BEACON infrastructure used across 5 intrusions between November 2020
and February 2021. Generally, Mandiant uses caution even with novel
malware such as SOMBRAT and WARPRISM and clusters each use rigorously
according to all observed activity. For more information on
uncategorized threats, refer to our post, “DebUNCing
Attribution: How Mandiant Tracks Uncategorized Threat Actors

SonicWall SMA 100 Series Appliance Vulnerability

CVE-2021-20016 is a critical SQL injection vulnerability that
exploits unpatched SonicWall Secure Mobile Access SMA 100 series
remote access products. A remote, unauthenticated attacker could
submit a specially crafted query in order to exploit the
vulnerability. Successful exploitation would grant an attacker the
ability to access login credentials (username, password) as well as
session information that could then be used to log into a vulnerable
unpatched SMA 100 series appliance. This vulnerability only impacted
the SMA 100 series and was patched by SonicWall in February 2021. For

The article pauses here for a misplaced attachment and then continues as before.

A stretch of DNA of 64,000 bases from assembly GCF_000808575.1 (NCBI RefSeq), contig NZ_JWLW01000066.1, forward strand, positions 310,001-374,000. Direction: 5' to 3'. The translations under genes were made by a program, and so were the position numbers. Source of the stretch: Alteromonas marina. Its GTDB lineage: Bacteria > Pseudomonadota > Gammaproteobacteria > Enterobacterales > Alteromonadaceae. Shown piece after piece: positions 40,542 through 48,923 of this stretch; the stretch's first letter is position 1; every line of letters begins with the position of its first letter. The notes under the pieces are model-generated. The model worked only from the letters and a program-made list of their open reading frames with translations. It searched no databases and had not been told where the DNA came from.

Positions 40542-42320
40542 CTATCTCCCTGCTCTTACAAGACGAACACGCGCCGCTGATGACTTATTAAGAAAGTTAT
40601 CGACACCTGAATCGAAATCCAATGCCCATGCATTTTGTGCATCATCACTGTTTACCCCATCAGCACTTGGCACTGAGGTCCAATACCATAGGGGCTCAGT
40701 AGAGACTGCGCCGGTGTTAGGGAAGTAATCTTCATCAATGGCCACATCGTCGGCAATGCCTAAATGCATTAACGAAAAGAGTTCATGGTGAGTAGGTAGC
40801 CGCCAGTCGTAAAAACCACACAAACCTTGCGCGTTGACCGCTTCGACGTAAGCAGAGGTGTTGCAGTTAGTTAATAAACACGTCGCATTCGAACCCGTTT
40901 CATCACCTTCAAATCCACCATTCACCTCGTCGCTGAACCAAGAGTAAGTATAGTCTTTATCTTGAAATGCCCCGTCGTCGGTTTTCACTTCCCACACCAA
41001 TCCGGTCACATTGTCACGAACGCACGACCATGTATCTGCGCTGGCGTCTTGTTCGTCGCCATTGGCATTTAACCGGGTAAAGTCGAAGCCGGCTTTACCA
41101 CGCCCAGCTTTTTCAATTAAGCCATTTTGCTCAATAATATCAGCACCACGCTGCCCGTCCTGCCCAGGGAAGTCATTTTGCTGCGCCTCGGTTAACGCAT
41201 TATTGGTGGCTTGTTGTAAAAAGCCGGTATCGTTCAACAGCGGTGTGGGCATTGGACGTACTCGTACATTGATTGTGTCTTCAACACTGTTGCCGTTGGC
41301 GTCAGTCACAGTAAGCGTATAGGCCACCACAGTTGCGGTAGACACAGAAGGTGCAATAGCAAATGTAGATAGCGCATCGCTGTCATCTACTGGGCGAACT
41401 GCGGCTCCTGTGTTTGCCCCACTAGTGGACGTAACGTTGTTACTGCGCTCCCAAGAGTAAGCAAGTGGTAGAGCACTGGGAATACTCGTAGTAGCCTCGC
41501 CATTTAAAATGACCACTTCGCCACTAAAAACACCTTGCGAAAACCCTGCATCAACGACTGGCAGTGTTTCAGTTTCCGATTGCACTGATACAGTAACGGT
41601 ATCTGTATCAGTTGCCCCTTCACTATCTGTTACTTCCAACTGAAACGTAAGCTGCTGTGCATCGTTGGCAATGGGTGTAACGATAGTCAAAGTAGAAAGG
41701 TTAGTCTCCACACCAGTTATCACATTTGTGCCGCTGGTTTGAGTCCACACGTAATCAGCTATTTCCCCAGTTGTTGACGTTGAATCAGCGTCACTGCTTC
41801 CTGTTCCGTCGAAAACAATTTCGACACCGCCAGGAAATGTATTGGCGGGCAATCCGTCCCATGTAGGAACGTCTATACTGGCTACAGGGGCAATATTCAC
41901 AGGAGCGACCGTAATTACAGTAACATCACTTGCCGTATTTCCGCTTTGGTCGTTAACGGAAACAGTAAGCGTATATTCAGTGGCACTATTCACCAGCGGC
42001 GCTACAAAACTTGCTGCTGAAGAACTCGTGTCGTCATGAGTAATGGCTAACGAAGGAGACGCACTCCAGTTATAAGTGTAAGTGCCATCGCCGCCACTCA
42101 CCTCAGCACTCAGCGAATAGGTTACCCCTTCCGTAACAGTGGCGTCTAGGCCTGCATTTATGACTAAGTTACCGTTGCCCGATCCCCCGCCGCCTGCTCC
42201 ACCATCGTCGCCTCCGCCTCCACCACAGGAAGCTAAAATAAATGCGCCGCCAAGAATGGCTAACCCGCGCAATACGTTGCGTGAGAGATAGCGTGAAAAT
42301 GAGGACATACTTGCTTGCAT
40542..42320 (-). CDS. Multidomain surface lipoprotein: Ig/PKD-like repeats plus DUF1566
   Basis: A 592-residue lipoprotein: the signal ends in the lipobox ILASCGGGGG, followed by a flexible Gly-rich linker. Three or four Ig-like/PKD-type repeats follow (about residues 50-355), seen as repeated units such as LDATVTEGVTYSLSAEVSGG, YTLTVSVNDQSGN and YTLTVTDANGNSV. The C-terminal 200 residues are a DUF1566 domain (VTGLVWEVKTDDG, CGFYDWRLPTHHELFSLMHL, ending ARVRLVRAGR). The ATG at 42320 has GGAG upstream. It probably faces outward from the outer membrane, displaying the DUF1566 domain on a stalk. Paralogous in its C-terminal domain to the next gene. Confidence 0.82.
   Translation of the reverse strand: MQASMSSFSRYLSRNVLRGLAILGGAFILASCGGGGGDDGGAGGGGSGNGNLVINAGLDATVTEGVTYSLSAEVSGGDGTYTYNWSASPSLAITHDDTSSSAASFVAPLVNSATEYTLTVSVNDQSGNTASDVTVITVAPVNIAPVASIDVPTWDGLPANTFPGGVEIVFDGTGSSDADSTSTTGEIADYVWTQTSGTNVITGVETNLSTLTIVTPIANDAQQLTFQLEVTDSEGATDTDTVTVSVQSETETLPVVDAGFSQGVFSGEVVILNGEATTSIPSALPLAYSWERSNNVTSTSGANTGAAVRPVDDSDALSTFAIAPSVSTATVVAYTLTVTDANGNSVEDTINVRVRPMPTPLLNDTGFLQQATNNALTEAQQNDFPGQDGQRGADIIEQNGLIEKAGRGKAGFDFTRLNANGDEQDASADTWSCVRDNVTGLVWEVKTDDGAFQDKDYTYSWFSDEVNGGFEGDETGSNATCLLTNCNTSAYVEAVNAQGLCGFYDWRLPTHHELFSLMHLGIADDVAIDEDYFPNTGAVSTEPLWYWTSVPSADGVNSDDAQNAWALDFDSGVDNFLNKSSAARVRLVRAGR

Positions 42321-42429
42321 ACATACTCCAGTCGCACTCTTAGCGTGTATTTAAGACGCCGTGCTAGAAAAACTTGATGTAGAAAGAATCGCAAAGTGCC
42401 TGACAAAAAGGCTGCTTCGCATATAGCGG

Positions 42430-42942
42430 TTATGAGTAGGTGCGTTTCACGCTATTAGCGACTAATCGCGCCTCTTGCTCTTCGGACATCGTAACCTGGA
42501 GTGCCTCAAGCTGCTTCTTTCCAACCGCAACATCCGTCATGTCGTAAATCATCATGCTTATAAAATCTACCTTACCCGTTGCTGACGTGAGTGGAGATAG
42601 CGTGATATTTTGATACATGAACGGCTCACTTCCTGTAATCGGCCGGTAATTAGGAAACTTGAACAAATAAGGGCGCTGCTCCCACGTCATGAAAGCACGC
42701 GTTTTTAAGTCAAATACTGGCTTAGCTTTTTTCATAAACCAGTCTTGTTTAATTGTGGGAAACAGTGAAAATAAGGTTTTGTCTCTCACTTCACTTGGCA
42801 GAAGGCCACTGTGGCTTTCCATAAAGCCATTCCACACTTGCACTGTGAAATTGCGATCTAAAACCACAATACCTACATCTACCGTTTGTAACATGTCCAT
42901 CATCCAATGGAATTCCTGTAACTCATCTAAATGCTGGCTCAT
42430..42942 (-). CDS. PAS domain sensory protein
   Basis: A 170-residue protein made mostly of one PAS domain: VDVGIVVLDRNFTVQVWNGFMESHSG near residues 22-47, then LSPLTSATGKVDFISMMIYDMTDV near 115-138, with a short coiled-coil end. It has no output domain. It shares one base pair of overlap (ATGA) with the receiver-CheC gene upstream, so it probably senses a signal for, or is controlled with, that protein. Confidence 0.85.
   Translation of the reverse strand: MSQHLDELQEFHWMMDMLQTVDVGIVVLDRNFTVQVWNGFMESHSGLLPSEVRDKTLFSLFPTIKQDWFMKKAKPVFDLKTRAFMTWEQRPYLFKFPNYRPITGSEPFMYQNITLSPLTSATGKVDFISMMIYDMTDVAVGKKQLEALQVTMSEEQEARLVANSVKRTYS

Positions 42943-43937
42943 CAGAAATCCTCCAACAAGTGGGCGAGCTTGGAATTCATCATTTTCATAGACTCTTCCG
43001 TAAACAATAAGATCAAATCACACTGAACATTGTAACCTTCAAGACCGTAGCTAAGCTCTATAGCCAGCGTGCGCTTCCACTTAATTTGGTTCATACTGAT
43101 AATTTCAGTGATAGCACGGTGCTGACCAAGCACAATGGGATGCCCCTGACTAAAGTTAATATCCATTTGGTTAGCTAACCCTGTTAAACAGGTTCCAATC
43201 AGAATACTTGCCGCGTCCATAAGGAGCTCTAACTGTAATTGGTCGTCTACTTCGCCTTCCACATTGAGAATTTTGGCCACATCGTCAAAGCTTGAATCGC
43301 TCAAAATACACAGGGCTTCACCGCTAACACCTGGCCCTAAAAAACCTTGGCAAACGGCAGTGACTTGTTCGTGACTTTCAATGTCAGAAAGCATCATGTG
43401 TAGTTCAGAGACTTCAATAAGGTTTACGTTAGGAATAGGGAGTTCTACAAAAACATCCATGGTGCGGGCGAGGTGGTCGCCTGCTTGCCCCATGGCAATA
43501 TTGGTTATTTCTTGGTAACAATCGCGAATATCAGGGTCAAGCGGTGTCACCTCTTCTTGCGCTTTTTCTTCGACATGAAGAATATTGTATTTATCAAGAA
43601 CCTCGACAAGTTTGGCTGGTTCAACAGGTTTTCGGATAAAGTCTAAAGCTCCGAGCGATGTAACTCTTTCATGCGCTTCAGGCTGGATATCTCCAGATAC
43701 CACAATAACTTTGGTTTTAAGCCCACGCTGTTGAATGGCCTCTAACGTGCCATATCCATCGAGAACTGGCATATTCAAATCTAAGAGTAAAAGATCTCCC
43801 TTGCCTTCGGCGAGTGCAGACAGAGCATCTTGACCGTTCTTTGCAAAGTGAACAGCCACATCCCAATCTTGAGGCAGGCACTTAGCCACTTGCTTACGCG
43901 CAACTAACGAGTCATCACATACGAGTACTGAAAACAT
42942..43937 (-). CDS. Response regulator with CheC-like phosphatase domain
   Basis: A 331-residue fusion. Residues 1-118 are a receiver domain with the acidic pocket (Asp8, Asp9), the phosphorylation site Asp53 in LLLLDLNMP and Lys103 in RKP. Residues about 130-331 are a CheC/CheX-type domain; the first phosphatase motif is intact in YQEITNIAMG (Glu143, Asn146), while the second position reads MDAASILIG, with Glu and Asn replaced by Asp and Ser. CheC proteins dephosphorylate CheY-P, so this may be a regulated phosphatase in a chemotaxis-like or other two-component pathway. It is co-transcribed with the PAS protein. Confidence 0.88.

more information on this vulnerability, please refer to SonicWall
PSIRT advisory SNWLID-2021-0001


WARPRISM is a PowerShell dropper that has been observed by Mandiant
delivering SUNCRYPT, BEACON, and MIMIKATZ. WARPRISM is used to evade
endpoint detection and will load its payload directly into memory.
WARPRISM may be used by multiple groups.


FOXGRABBER is a command line utility used to harvest FireFox
credential files from remote systems. It contains the PDB path:
C:UserskolobkoSourceReposgrabffobjDebuggrabff.pdb. FOXGRABBER
has also been observed in DARKSIDE ransomware intrusions.

BEACON Malleable Profiles

In the initial stages of an intrusion, UNC2447 uses the Cobalt
Strike BEACON HTTPSSTAGER implant for persistence to communicate with
command-and-control (C2) servers over HTTPS and has been observed
using ‘chches_APT10’ and ‘Havex’ Malleable profiles.

UNC2447 Toolbox

During the recon and exfiltration stage of intrusions, UNC2447 has
been observed using the following tools: ADFIND, BLOODHOUND, MIMIKATZ,
tamper with windows security settings, firewall rules, and antivirus protection.

SOMBRAT Overview

SOMBRAT was first reported by Blackberry Cylance in November 2020 as
CostaRicto Campaign: Cyber-Espionage Outsourced
” as a
potential espionage-for-hire criminal group. Mandiant has now observed
SOMBRAT alongside FIVEHANDS ransomware intrusions.

The SOMBRAT backdoor is packaged as a 64-bit Windows executable. It
communicates with a configurable command and control (C2) server via